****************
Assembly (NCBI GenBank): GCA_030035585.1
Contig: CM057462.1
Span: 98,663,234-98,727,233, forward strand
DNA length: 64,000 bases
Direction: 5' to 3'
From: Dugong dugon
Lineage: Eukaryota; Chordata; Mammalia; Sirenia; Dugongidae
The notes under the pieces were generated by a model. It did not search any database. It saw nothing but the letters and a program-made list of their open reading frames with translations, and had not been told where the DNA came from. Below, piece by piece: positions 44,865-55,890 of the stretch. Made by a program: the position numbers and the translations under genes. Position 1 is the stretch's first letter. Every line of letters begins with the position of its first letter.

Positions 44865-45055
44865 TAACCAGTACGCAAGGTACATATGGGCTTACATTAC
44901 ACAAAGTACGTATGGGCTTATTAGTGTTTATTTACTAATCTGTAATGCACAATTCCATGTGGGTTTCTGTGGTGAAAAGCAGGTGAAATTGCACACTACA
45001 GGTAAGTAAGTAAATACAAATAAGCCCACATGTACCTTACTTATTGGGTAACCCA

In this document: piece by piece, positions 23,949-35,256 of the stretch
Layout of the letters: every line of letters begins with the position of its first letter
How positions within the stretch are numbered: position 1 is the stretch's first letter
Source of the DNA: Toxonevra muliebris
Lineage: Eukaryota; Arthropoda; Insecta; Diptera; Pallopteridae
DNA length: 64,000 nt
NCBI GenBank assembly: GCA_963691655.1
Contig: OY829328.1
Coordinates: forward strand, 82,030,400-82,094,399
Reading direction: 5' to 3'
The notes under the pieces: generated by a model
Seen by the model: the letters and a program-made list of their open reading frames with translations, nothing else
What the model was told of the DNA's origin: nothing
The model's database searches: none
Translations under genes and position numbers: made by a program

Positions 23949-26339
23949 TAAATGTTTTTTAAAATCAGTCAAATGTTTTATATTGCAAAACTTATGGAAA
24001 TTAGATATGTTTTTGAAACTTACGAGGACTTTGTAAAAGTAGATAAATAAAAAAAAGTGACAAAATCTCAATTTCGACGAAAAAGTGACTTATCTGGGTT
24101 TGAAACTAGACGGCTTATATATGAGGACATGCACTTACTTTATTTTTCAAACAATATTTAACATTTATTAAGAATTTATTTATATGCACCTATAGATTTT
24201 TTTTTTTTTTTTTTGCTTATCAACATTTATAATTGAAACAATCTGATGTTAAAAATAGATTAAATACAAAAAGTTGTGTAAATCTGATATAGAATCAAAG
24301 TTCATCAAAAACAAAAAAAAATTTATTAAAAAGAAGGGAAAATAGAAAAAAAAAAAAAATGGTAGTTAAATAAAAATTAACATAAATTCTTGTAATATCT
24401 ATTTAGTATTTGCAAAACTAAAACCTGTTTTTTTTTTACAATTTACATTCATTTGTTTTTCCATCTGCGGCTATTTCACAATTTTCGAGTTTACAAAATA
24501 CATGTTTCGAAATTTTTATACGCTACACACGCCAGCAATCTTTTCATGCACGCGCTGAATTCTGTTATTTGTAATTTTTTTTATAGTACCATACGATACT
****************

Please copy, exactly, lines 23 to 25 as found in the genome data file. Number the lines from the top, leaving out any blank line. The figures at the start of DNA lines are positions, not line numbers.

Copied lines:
The notes under the pieces: generated by a model
Seen by the model: the letters and a program-made list of their open reading frames with translations, nothing else
What the model was told of the DNA's origin: nothing